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Amy Fisher, 'Long Island Lolita,' granted parole

May 6, 1999
Web posted at: 2:39 p.m. EDT (1839 GMT)

In this story:

A Mother's Day gift

Fisher apologizes


NEW YORK (CNN) -- A New York State parole board granted parole on Thursday for Amy Fisher, dubbed the "Long Island Lolita," who pleaded guilty to shooting her lover's wife in the head.

Fisher, now 24, spent seven years in prison. She could be released as early as next week.

She received a five-to-15-year prison sentence in 1992 after pleading guilty to first-degree assault for shooting Mary Jo Buttafuoco, then 37, in a jealous rage when Buttafuoco opened the door of her Long Island home.

Fisher, who was 16 at the time of the shooting, said she had been involved in a relationship with the victim's husband, Joey Buttafuoco. He spent six months in jail for statutory rape as a result of the affair.

The Buttafuocos moved from Long Island to Los Angeles where Joey is a cable TV talk show host.

Fisher was dubbed the "Long Island Lolita" by the New York City tabloids, a reference to the Vladimir Nabokov novel about a middle-aged man's obsession with a 12-year-old girl. The case attracted national attention and was the subject of several made-for-television movies.

The three-member state parole board, which refused to parole Fisher in 1997, voted 2-to-1 to release Fisher, according to a spokesperson for the state Division of Parole.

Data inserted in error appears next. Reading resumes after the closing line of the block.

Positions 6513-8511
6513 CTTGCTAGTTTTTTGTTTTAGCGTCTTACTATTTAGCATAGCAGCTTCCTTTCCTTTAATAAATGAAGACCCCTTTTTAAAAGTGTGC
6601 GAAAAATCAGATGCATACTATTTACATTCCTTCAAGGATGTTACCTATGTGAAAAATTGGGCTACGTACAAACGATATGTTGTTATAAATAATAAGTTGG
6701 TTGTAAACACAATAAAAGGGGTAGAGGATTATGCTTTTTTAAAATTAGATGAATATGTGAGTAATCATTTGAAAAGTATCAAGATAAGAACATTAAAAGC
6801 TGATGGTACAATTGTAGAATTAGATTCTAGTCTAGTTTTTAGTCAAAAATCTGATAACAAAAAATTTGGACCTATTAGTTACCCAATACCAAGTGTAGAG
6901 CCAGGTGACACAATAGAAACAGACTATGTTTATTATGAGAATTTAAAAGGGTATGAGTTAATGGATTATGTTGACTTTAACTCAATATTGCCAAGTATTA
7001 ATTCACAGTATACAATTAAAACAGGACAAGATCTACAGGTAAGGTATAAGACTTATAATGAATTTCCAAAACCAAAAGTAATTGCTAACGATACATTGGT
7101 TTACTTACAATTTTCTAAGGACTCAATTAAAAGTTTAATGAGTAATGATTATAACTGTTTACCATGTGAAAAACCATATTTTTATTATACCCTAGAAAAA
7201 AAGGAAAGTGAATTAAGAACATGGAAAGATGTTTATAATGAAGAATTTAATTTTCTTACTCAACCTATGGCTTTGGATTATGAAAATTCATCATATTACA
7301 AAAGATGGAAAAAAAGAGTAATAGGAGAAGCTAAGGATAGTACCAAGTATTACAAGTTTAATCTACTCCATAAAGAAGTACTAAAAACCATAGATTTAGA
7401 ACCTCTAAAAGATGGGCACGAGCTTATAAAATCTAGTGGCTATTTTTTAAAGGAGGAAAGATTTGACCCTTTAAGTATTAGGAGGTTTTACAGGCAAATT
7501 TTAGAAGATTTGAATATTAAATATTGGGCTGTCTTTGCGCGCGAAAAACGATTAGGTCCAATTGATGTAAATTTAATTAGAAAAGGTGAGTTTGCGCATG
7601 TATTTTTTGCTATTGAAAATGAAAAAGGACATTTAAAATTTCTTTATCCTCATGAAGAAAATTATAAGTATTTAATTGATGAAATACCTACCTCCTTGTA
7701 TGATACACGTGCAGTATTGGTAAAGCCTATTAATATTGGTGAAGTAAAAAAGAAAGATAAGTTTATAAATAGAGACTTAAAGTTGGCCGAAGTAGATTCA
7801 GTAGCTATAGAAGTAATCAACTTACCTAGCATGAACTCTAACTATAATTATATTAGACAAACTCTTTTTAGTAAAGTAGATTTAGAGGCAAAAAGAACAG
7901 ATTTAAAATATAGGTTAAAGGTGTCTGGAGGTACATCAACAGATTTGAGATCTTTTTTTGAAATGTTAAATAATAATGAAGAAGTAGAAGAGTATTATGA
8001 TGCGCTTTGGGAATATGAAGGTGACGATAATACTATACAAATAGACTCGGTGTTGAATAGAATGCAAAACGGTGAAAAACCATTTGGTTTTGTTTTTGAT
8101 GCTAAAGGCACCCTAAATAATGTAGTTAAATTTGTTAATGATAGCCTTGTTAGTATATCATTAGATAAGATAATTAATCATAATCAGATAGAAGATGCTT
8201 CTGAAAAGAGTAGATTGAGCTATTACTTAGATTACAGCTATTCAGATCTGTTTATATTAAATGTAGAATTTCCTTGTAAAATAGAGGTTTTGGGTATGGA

Fisher went before the panel Tuesday at the Albion Correctional Facility in western New York where she's been serving out her sentence.

A Mother's Day gift

In a statement, Fisher's mother, Rose Fisher, said she had "prayed and waited for this moment to arrive. Knowing my daughter is coming home is the best Mother's Day gift I could wish for.

"I am looking forward to holding her in my arms, telling her I love her, and getting started on the rest of our lives together," Mrs. Fisher added.

Fisher's lawyer, Bruce Barket, said his client will live with her mother in New York state and look for a job in the fashion industry.

Fisher apologizes

At a court appearance in April, Fisher apologized to Mary Jo Buttafuoco.

"What happened to you -- it wasn't your husband's fault ... It wasn't my father's fault. It was my fault and I'm sorry," Fisher said.

Buttafuoco, who attended the hearing, told the judge she forgave Fisher.

Afterward, state Supreme Court Judge Ira Wexner threw out Fisher's 1992 guilty plea and sentenced her to a shorter prison term, clearing the way for her release, with parole board approval. Fisher had argued she was denied effective legal counsel when she initially pleaded guilty.


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